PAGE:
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Mary K. McGahon, Jennine M. Dawicki, C. Norman Scholfield, J. Graham McGeown, Tim M. Curtis; A-Type Potassium Current in Retinal Arteriolar Smooth Muscle Cells. Invest. Ophthalmol. Vis. Sci. 2005;46(9):3281-3287. doi: 10.1167/iovs.04-1465.
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purpose. By their control of membrane potential and intracellular free Ca2+ ([Ca2+]i), K+ currents are pivotal in the regulation of arterial smooth muscle tone. The goal of the present study was to identify and characterize the A-type K+ current in retinal microvascular smooth muscle (MVSM) and to examine its role in modulating membrane potential and cellular contractility.
methods. Whole-cell perforated patch–clamp recordings were made from MVSM cells within intact isolated arteriolar segments. Before patch-clamping, retinal arterioles were anchored in the physiological recording bath and perfused with an enzyme cocktail to remove surface basal lamina and to uncouple electrically the endothelial cells from the overlying MVSM cells.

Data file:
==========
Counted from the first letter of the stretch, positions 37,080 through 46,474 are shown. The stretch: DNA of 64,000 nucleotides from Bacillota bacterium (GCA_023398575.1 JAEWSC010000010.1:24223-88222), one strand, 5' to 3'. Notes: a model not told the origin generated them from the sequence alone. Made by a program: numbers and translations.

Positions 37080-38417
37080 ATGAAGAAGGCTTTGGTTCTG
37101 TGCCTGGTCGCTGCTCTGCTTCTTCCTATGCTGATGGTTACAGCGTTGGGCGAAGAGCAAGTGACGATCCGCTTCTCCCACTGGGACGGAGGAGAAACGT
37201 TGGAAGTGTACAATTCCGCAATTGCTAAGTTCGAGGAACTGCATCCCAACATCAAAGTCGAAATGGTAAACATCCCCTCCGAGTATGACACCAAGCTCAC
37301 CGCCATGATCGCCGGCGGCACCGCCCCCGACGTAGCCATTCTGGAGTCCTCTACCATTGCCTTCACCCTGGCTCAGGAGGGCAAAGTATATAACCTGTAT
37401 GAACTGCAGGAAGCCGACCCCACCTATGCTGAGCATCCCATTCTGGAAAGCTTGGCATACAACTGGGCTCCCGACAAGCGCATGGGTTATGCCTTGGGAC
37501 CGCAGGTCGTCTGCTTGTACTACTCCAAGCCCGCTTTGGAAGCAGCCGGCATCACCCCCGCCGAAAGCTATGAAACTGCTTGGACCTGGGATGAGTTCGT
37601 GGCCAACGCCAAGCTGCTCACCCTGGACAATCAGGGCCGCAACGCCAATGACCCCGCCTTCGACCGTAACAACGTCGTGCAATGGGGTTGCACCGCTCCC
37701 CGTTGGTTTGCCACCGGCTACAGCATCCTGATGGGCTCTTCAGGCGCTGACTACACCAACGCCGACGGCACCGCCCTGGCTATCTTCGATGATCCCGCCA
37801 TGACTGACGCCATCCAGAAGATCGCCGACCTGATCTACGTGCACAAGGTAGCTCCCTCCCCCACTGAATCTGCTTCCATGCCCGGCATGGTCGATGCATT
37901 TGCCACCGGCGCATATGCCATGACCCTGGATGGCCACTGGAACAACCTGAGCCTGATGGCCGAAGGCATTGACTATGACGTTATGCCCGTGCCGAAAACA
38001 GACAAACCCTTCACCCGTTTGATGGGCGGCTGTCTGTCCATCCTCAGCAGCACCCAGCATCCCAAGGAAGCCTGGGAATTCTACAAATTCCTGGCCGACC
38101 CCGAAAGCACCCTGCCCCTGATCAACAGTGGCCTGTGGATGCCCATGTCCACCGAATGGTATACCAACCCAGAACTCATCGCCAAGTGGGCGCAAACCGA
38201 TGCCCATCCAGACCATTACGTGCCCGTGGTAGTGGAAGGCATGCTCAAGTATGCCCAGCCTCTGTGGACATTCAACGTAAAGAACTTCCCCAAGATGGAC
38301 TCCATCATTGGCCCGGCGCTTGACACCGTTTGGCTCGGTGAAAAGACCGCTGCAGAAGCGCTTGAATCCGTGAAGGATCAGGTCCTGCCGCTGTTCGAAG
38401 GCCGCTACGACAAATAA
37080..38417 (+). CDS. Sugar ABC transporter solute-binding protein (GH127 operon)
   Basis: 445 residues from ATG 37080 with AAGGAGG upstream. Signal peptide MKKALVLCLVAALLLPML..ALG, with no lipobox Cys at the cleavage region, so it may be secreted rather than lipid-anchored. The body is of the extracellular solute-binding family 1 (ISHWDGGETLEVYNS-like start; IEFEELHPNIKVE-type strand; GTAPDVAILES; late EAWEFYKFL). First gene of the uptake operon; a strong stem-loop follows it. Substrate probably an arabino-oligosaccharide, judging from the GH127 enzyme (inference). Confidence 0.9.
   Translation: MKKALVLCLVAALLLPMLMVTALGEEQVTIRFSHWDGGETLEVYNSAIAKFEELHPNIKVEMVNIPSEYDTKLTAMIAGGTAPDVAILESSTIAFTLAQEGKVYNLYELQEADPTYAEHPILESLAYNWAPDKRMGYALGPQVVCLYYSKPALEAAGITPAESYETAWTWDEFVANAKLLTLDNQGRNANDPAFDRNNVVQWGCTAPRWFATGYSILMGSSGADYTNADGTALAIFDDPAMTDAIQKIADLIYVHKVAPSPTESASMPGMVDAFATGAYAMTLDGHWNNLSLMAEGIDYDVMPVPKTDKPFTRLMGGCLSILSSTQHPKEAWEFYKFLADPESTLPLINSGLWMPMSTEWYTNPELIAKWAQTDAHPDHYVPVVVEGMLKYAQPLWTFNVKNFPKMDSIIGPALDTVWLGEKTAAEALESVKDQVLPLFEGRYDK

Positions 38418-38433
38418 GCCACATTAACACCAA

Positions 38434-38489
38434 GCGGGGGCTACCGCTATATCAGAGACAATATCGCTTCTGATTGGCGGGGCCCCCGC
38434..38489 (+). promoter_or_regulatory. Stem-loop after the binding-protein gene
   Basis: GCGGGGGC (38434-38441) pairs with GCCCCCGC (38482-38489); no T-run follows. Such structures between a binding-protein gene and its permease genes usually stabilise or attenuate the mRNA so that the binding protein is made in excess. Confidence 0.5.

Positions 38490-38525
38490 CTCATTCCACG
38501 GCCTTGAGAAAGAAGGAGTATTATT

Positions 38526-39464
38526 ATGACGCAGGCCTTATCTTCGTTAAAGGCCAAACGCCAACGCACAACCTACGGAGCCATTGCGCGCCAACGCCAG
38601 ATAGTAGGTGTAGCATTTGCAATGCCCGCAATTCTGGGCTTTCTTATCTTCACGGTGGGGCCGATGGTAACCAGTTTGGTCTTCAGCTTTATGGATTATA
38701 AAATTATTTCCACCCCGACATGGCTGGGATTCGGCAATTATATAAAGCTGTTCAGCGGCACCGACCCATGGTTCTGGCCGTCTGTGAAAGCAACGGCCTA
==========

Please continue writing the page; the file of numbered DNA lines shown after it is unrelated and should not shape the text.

results. K+ currents were activated by depolarizing steps from −80 to +100 mV in 20-mV increments. A dominant, noninactivating current was elicited by depolarization to potentials positive of −50 mV. Inhibition of this current by 100 nM of the Ca2+-activated K+ channel blocker, Penitrem A, revealed a rapidly inactivating K+ current that resembled an A-type current. The A-type current was insensitive to tetraethylammonium (TEA) at 1 mM, but was partially suppressed by higher concentrations (10 mM). 4-Aminopyridine (10 mM; 4-AP) completely blocked the A-type current. The 4-AP-sensitive transient current was activated at a potential of −60 mV with peak current densities averaging 29.7 ± 5.68 pA/pF at +60 mV. The voltage of half-inactivation was −28.3 ± 1.9 mV, and the time constant for recovery from inactivation at +60 mV was 118.7 ± 7.9 ms. Under current–clamp conditions 4-AP depolarized the membrane potential by ∼3 to 4 mV and triggered small contractions and relaxations of individual MVSM cells within the walls of the arterioles.
conclusions. A-type current is the major voltage-dependent K+ current in retinal MVSM and appears to play a physiological role in suppressing cell excitability and contractility.
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